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Polish president sees Russia joining NATO one day
By Andrei Shukshin

MOSCOW, Oct 15 (Reuters) - Polish President Aleksander Kwasniewski said after talks with his Russian counterpart Vladimir Putin on Monday Moscow, a long-time opponent of NATO expansion, could one day join the bloc.

Kwasniewski, in Moscow on a short trip, said the September 11 attacks on New York and Washington had forced countries to reassess their beliefs and fears and had prompted a spectacular rapprochement between Russia and the United States.

"I have no doubt that U.S.-Russian relations are taking on a completely new meaning," Kwasniewski told a news conference. "And that is how it should be. NATO and Russia are also growing much closer, which is a very positive development.

"And to play the prophet, I would say I would not be surprised to see Russia become a NATO member in the long run."

Kwasniewski, whose country joined the alliance in 1999 despite angry noises from its former Warsaw Pact master, said he was aware of ingrained Russian suspicion of NATO, but believed Putin would not be guided by it.

"I think Putin is the kind of person who would be ready to shatter the threatening burden of prejudice and stereotypes," the president said, speaking through an interpreter.

Moscow has staunchly opposed the bloc's eastward expansion which has encompassed many of its Soviet-era satellites. It has threatened to bring its nuclear weapons closer to the new entrants' borders if NATO enlisted Baltic states.

But the attacks on the United States and Moscow's swift and steadfast support for U.S. President George W. Bush's war on terrorism have cleared the decks for building a new system of global security.

Senior U.S. officials and Putin himself have already said the prospect of Russia joining NATO should not be dismissed out of hand.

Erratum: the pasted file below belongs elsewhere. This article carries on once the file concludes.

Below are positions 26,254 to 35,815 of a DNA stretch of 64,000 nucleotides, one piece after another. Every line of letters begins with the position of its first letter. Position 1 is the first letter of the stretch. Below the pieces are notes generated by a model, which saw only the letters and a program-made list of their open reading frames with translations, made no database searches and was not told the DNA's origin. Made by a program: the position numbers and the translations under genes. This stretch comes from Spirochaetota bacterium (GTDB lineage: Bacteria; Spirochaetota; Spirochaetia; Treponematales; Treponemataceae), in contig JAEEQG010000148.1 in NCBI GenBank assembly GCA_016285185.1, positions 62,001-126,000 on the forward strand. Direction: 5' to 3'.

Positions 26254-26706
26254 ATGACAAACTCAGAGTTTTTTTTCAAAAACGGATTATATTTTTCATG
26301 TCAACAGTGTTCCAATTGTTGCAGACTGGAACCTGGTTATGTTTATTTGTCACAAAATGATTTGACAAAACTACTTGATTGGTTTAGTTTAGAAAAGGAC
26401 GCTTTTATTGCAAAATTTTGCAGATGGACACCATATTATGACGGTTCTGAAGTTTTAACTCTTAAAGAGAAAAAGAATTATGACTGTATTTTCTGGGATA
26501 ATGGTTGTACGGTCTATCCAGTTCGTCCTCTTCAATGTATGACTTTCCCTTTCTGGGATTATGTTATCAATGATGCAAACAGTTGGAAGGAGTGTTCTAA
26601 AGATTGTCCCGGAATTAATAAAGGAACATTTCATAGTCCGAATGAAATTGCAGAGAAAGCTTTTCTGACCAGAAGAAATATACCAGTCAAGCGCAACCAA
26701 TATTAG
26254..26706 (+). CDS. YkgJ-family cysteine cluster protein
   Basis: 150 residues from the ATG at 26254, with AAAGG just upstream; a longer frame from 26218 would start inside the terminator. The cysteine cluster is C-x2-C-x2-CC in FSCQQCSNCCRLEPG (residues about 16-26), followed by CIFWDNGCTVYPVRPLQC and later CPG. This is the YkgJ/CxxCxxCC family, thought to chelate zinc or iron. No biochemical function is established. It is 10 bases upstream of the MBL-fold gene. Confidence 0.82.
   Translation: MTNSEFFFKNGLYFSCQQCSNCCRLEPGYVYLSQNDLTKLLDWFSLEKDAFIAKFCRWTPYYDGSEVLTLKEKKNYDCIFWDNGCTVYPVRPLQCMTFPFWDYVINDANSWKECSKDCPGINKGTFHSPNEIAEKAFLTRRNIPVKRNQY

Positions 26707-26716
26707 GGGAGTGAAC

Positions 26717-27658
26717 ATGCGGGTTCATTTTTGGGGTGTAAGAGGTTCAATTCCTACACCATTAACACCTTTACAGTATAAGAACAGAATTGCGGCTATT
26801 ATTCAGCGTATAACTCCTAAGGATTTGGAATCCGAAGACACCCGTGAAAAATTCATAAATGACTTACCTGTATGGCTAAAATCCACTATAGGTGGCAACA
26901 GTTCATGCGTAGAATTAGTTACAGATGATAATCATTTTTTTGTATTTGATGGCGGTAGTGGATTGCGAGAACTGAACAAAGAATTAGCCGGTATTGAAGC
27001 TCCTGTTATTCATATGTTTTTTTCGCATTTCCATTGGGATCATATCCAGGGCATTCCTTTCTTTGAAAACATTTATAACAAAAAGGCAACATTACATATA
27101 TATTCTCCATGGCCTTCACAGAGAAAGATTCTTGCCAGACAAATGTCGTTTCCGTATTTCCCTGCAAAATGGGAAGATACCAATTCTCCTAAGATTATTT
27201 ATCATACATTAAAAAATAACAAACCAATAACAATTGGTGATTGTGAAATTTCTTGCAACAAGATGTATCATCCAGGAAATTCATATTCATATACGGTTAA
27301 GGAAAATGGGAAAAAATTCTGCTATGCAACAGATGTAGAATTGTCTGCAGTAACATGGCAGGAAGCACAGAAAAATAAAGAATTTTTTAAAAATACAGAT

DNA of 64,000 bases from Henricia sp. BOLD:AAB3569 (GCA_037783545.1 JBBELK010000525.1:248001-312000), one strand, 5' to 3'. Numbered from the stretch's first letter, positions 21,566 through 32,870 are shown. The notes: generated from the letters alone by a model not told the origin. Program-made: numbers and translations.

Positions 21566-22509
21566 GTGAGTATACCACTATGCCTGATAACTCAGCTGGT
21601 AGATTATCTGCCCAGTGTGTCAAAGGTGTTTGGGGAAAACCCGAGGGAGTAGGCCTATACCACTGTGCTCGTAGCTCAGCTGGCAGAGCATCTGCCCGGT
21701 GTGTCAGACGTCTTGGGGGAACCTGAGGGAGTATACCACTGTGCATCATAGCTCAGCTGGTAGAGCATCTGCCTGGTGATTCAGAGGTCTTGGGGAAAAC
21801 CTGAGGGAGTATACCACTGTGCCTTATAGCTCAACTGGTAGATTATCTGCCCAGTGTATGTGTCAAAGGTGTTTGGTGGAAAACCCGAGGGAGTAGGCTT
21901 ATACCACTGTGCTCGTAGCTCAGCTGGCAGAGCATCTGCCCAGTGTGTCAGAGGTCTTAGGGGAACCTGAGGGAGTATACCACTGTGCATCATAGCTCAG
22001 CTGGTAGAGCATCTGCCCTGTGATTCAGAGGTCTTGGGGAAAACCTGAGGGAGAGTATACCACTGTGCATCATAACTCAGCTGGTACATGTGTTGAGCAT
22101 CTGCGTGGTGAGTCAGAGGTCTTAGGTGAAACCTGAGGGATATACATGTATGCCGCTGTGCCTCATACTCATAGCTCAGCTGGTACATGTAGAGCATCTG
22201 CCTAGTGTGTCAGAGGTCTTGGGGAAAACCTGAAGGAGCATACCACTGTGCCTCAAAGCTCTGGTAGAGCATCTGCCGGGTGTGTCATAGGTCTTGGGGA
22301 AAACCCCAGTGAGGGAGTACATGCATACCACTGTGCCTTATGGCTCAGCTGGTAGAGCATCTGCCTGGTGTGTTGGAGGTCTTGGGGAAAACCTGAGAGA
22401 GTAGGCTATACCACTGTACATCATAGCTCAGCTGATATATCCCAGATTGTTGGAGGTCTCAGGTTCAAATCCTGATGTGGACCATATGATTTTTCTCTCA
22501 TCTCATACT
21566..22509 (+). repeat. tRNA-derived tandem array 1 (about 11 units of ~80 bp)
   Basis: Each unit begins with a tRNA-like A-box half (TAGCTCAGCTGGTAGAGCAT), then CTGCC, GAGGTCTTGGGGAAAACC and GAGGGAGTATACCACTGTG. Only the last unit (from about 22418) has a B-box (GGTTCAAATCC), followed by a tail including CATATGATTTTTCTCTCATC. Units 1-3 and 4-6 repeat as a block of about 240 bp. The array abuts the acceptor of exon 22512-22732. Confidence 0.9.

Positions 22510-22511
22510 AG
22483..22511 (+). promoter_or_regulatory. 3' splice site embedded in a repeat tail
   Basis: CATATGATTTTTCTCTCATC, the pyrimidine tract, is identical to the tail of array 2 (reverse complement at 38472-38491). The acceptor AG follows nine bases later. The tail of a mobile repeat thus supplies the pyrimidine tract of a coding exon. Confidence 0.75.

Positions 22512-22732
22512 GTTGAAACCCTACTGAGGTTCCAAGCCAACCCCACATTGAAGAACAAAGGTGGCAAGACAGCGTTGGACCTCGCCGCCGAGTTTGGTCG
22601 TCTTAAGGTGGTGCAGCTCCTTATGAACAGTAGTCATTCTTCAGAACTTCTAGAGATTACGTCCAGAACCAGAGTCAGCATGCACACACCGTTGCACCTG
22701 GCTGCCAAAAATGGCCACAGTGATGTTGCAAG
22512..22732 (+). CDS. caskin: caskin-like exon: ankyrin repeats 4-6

No party, though, has gone as far as to discuss concrete ways of tying Russia into the alliance. Moscow has said it will not consider anything less than full membership of the organisation, where all key decisions are made by consensus.

Kwasniewski said he wanted ex-Soviet Baltic republics to join NATO and believed Russia had nothing to fear from that.

Kwasniewski, a fluent Russian speaker, spent most of Monday with Putin and said he thoroughly enjoyed the talks, which focused on economic and security matters.

The future of Russia's Baltic enclave of Kaliningrad, which will be surrounded by EU states if, as expected, Poland and Lithuania join the grouping, was also on the agenda.

Kwasniewski said ties between Moscow and Warsaw were at a "turning point" after years of unease as the two leaders forged ahead with building a relationship free of old animosities.

Kwasniewski said Putin would pay an official visit to Poland in mid-January, the first by a Russian leader in eight years.

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